University of FloridaSolutions for Your Life

Download PDF
Publication #HS937

Blossom-End Clearing of Grapefruit1

Mark A. Ritenour and Ed Etxeberria2

Symptoms

Blossom-end clearing (BEC) is characterized by the translucent, watersoaked appearance of the fruit peel (most commonly at the blossom end) caused by internal bruising and juice leakage from juice vesicles (Figure 1 and Figure 2). Juice vesicles in the bruised areas usually have a gray tinge compared with unbruised tissue, and BEC-affected fruit develop off flavors. BEC is visible within 24 hours after bruising (often much earlier) and can affect up to 90% of the fruit in some loads. Decay, in particular mold, often develops in areas with BEC symptoms. BEC has also been referred as “wet bottoms,” “stylar-end clearing,” “water bottom,” “waterlog,” and “wet wick.”

Figure 1. 

External symptoms of blossom-end clearing on grapefruit (left) compared to an un-injured fruit (right). View is from the bottom of the fruit.


[Click thumbnail to enlarge.]

Figure 2. 

Internal symptoms of blossom-end clearing on grapefruit. The fruit was cut lengthwise with the bottom facing to the left.


[Click thumbnail to enlarge.]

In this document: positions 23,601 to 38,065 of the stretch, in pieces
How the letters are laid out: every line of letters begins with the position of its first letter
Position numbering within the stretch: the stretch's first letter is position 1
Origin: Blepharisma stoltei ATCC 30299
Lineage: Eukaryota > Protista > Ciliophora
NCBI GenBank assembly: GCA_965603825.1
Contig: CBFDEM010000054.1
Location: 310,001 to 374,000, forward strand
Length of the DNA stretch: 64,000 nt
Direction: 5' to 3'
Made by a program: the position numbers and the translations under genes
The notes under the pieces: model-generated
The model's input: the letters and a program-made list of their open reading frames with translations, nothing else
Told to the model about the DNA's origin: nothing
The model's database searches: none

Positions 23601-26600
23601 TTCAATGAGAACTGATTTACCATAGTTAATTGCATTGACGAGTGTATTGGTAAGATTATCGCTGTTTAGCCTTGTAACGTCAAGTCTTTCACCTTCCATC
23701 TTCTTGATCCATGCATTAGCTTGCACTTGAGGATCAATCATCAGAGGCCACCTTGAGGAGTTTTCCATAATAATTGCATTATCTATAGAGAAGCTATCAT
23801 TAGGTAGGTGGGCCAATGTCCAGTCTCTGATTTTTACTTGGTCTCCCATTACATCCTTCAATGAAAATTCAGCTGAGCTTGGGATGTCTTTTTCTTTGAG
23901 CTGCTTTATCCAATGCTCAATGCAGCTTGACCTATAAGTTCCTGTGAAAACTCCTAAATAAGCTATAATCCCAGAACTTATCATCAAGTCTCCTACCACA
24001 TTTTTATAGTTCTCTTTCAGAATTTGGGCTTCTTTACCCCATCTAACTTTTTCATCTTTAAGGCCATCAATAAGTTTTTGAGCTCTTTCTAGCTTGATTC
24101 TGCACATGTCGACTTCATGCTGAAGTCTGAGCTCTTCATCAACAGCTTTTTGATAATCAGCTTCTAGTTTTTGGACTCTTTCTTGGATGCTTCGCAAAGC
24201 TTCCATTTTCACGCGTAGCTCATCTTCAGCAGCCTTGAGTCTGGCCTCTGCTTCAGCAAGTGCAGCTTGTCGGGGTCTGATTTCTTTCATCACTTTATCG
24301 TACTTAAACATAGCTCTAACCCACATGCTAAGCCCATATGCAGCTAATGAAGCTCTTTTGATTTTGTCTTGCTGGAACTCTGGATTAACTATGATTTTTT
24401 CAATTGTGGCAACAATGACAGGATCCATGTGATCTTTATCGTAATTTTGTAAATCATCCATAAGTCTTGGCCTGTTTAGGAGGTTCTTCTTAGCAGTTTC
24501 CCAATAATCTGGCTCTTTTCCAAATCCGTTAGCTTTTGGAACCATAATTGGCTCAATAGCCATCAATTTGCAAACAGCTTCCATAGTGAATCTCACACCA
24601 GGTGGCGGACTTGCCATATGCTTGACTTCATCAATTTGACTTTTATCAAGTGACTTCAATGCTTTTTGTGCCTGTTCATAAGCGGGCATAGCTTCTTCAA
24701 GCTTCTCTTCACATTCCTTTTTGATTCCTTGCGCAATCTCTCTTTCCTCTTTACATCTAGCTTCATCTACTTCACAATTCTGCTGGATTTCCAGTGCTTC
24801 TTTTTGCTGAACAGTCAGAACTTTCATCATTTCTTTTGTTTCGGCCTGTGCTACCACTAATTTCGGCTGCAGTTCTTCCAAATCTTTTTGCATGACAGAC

Factors Involved in BEC Development

Fruit Characteristics

Seedless grapefruit (e.g. 'Ruby Red' or 'Marsh') are most affected by BEC. The disorder is similar in appearance to “stylar end breakdown” or “juice spot” of 'Tahiti' limes. Grapefruit grown along Floridas east coast (Indian River region) are more prone to BEC development than fruit grown in the state's central regions. BEC develops most often in late-season fruit. Depending on the year, greater susceptibility to BEC may begin to appear in January and increase rapidly throughout the remainder of the harvest season. During this time, incidence in fruit from the same grove may increase about 4 fold. Sensitive fruit often exhibit an open core with little spongy tissue and juice vesicles that protrude into the cavity. The fragile vesicle membranes rupture easily and leak juice into the core. The juice eventually runs into the peel at the blossom end of the fruit creating a wet spot. Small fruit may be twice as likely to develop BEC than large fruit. Thicker-skinned fruit develop less BEC than thin-skinned fruit under the same conditions. The severity of BEC varies widely from year to year and from grove to grove.